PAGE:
73. 73. 40mm : 1.67 S/m2
    74. 74. 34mm : ANISO ! </li><ul><li>Tangent 0.04309
    75. 75. Radial 0.004309 </li></ul><li>30mm : 0.33 S/m2 </li></ul></ul>
    76. 76. Methods :: Solution Error Metrics <ul><li>Relative Difference
    77. 77. Maximum Relative Difference
    78. 78. Vector Correlation </li><ul><li>Spatial error </li></ul></ul>
    79. 79. Methods :: Tissue Segmentation <ul><li>Using “unified classification method” statistical analysis on voxel space image to determine tissue types
    80. 80. LEFT (Axial) CENTER (Coronal) RIGHT (Sagittal) </li></ul>
    81. 81. Methods :: Brain Model <ul><li>Brain anisotropic conductivity tensors field ( Coronal view ) </li></ul>
    82. 82. Methods :: Brain Model <ul><li>White Matter WM : 1st eigenvector of tensor(prime direction) </li></ul>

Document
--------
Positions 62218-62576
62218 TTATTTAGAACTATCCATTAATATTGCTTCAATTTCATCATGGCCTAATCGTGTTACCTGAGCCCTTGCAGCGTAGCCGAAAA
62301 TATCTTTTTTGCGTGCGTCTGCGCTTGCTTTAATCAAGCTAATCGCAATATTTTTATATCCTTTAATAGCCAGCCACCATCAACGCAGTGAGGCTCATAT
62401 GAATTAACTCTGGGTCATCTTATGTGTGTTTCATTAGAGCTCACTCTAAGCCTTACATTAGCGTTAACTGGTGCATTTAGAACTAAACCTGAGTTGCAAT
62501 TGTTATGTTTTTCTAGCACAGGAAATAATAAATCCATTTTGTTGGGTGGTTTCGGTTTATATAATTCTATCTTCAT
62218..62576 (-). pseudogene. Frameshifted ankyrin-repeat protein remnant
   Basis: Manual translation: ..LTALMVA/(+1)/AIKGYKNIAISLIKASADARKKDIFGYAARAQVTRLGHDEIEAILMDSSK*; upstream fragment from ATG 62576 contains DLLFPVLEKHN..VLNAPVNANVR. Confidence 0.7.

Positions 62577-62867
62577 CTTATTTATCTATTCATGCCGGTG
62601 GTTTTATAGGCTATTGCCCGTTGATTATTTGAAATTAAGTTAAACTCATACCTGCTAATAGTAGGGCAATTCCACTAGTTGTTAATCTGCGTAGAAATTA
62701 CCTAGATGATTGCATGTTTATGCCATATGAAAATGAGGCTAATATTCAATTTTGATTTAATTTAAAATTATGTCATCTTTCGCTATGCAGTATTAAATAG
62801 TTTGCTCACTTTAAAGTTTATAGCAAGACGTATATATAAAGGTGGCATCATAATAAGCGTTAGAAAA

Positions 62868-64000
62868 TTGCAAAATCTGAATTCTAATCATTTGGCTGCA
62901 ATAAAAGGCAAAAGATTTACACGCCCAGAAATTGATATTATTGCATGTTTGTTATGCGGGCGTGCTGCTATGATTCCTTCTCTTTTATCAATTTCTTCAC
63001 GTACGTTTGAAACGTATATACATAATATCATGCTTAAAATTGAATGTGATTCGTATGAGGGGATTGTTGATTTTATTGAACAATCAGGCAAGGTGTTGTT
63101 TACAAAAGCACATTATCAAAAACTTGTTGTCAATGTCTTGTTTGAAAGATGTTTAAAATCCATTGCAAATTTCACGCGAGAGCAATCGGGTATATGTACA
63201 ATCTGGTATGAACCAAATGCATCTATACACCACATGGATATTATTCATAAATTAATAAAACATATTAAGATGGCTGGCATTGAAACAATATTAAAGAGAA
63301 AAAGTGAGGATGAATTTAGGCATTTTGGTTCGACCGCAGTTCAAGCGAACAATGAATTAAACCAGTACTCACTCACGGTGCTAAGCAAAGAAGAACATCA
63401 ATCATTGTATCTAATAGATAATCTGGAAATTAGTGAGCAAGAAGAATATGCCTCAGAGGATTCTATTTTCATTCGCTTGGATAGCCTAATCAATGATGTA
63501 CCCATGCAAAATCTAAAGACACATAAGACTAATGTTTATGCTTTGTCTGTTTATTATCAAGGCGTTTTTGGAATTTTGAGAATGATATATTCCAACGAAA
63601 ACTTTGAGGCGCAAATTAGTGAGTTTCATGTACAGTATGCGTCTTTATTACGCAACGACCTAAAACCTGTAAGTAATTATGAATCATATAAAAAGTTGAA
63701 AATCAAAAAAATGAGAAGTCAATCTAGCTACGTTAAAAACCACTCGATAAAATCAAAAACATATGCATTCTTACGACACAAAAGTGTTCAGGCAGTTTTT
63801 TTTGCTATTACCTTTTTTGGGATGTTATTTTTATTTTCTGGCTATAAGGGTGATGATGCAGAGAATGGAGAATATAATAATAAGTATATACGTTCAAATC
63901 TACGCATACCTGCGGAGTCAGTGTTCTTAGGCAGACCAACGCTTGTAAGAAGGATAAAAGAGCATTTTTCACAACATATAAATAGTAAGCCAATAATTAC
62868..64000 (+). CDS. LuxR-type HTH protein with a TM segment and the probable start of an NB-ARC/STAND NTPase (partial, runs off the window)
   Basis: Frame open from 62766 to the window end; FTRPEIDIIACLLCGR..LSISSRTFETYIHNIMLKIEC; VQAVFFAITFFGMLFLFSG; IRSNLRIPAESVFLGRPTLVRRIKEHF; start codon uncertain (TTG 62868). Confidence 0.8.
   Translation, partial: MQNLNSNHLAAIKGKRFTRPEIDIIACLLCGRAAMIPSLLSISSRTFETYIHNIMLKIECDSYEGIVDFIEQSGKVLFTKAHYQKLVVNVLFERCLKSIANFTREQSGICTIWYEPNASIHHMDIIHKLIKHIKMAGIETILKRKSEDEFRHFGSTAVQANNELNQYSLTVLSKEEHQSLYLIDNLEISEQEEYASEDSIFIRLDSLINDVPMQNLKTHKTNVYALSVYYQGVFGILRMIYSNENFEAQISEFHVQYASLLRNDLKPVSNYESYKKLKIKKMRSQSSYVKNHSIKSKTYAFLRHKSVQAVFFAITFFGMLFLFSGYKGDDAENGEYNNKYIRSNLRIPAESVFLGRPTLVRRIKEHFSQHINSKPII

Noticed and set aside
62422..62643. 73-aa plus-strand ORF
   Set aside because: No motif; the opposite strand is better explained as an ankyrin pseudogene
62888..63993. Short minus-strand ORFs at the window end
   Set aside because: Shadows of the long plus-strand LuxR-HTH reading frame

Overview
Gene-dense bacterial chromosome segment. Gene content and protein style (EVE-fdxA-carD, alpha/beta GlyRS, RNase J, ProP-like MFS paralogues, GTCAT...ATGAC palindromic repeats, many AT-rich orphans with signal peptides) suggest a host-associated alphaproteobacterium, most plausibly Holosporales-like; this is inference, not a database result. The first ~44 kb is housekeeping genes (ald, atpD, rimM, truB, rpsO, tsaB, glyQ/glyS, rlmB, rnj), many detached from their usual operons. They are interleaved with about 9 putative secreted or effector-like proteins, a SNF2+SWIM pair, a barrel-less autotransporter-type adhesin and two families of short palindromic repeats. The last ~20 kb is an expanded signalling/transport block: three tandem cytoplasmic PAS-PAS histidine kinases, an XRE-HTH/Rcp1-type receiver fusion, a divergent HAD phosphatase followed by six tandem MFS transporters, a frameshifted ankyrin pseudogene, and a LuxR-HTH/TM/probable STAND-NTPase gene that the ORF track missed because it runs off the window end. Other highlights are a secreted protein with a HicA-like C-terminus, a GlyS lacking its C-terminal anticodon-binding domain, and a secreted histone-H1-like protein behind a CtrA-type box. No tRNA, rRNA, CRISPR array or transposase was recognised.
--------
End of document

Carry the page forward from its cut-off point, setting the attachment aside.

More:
83. 83. Methods :: Brain Model <ul><li>WM MRI-DTI scalar encoded tensor field </li></ul>
    84. 84. Results :: Model Validation <ul><li>At most 30% difference for the most complicated case3
    85. 85. Smoothing during meshing improves accuracy </li></ul>
    86. 86. Results :: Model Validation <ul><li>Regular FEM mesh (L,L1-lattice) not adequate! For case3
    87. 87. Regular FEM meshes like L# good for Isotropic media </li></ul>
    88. 88. Results :: Model Validation <ul><li>Comparing surf. potentials case 3 (left) against case 2 (right) </li></ul>
    89. 89. Results :: Model Validation <ul><li>Case 2 Isotropic with dipole I-source @ (0,0,25) facing up X </li></ul>
    90. 90. Results :: Model Validation <ul><li>Case 3 Anisotropic with dipole I-source @ (0,0,25) facing up X </li></ul>
    91. 91. Results :: Model Validation <ul><li>Isotropic case 2 E-field spatial distribution patterns </li></ul><ul><li>Anisotropic case3 E-field spatial distribution patterns </li></ul>